Attorneys for a Columbus woman who has developed symptoms of fungal meningitis after being treated with steroid injections are suing the drugmaker at the center of a widening outbreak blamed on tainted shots.
Nancy Compass received three steroid treatment shots in her spine for lower back pain in July and August at Wellspring Pain Solutions in Columbus. Since then, she has “experienced frequent, intermittent and migratory headaches, episodes of blurred vision and discomfort with lowering her chin to her chest,” according to the suit that attorneys said would be filed Friday in Bartholomew County.
New England Compounding Center, its pharmaceutical production companies and the company’s majority shareholders are named as defendants. The suit says federal health officials estimate that 17,676 potentially tainted vials of methylprednisolone acetate were sold to 75 hospitals in 23 states. The vials lacked an alcohol preservative, leaving patients subject to potential infection from a fungus that had not been eradicated, the suit says.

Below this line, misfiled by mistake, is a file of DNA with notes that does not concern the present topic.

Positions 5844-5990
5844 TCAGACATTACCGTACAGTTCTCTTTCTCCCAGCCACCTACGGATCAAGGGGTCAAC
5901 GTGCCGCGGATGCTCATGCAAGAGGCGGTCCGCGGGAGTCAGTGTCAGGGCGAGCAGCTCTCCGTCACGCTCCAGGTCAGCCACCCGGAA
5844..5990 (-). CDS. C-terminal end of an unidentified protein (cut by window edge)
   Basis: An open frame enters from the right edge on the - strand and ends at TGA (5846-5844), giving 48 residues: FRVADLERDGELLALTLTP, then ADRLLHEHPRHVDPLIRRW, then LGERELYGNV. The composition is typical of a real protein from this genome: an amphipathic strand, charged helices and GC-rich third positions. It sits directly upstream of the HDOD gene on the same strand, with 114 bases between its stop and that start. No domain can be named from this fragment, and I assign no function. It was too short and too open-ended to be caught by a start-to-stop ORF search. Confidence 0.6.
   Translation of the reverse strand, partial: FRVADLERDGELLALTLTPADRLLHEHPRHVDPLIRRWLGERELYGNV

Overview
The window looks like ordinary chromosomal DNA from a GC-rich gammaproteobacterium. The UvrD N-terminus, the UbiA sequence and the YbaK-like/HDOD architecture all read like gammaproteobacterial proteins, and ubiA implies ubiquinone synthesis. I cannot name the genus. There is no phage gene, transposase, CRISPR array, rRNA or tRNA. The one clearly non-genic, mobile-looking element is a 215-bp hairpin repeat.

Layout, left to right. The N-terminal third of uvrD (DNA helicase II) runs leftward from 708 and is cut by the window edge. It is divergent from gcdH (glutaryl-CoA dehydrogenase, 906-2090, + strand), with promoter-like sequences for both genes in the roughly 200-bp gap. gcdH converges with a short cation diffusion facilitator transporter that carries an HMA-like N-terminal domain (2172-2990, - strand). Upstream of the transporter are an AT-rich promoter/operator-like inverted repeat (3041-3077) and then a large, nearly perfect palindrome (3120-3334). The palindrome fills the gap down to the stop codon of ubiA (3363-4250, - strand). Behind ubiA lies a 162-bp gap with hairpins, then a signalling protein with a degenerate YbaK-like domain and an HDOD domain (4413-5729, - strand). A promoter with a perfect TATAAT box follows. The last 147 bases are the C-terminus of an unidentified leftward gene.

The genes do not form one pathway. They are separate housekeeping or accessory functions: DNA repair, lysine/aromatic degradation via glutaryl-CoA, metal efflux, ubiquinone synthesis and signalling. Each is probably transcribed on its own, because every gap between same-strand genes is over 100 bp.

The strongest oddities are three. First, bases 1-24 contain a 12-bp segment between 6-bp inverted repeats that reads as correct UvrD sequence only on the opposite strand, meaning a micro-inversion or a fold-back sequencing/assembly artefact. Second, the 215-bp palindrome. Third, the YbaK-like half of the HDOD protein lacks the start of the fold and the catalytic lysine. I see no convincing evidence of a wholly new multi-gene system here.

Thirty four cases of fungal menigitis tied to the shots have been reported in Indiana, and two deaths in the state have been attributed to the outbreak, according to the Centers for Disease Control and Prevention.
Attorney Brady Rife with McNeely Stephenson Thopy & Harrold in Shelbyville said the suit is representative of patients who received shots and have symptoms of fungal meningitis, but are in limbo because a diagnosis often cannot be immediately made. The CDC says diagnosis sometimes cannot be made until 90 days after infection.
Starr Austen & Miller LLP of Logansport also is representing Compass. The suit claims strict product liability for failure to warn and for a dangerously defective product, as well as a claim of negligence. The suit seeks unspecified damages in addition to damages for personal injuries, medical expenses, past and future suffering and emotional distress, and attorney fees.